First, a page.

Lilia Ovcharova said that 20 unique empirical databases have been created to study human potential. The anthropological cluster creates and expands the paleoanthropological information base. ‘We are going deep into history, said the HSE University Vice Rector. Also, within the scope of the Centre’s work, the researchers have assessed the impact of social policy on the level and quality of life of Russia’s population, and in particular the effect of a single allowance for the birth and upbringing of a child. In addition, some breakthrough digital technologies have been introduced into social and human sciences.

In the future, it is planned to develop a system of indicators for inclusive employment in Russian companies, create tools to increase productivity and expand the middle class in the new conditions, and study human behaviour under global stress.

Looking forward, experts from the Human Capital Multidisciplinary Research Centre plan to study the human impact on deradicalisation and countering extremism in the countries of Central Asia and the South Caucasus, develop an innovative technology for training personnel in the field of international security, create a unique Atlas of Human Development; and conduct research into the concept of global imbalances in the distribution of human capital.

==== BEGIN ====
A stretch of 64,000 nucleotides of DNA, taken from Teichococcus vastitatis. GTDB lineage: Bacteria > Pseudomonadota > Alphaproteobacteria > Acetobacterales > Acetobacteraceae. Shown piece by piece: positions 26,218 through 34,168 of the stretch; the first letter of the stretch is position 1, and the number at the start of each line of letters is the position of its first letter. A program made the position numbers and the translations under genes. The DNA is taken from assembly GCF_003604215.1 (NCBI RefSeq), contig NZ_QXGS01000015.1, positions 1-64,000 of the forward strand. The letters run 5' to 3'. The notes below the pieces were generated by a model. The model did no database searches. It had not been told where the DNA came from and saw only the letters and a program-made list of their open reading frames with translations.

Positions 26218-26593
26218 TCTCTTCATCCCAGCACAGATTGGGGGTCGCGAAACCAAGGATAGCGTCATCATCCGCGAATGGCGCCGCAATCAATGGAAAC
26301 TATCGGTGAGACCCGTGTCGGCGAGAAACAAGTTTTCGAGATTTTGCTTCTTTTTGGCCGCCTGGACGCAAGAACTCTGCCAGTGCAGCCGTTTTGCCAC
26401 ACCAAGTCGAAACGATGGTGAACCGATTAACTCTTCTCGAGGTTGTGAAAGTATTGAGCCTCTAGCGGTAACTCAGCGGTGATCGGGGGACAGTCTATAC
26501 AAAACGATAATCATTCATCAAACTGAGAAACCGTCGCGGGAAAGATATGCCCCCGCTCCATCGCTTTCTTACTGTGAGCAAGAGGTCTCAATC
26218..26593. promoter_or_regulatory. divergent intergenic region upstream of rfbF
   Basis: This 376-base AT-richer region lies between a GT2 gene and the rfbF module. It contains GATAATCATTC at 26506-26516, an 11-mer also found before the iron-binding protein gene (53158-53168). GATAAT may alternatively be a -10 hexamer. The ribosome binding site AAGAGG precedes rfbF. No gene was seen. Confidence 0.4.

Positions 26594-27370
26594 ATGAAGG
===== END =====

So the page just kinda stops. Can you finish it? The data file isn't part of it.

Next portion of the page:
Since the Centre’s launch, a total of 143 articles have been published in scientific journals of the first and second quartiles, 479 foreign researchers have been involved in the Centre’s work,100 million roubles of extra-budgetary funds have been raised for research, and the consortium has assisted in the implementation of five national projects of the Russian Federation.

‘I hope I can express everyone’s opinion: these are impressive results, these are not only academic achievements, but also networking within the consortium; this synergy yields significant research and educational results,’ said Leonid Gokhberg.

Russian and foreign members of the International Supervisory Board gave their comments and recommendations on the work of the Human Capital Multidisciplinary Research Centre.

See also:

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HSE University Studies Human Capital as Part of Consortium

The Human Capital Interdisciplinary Research Centre (HCIRC) is a world-class research centre comprising a consortium of HSE University, RANEPA, MGIMO University, and the Institute of Ethnology and Anthropology of the Russian Academy of Sciences (RAS). Its work was highly rated by the RAS in 2021. Lilia Ovcharova, HSE University Vice Rector and initiator of the centre’s creation, talked to the HSE News Service about integration in international studies on active ageing, creating a database on development trends in human potential, studying the effects of digitalisation, and the centre’s priority activities for the future.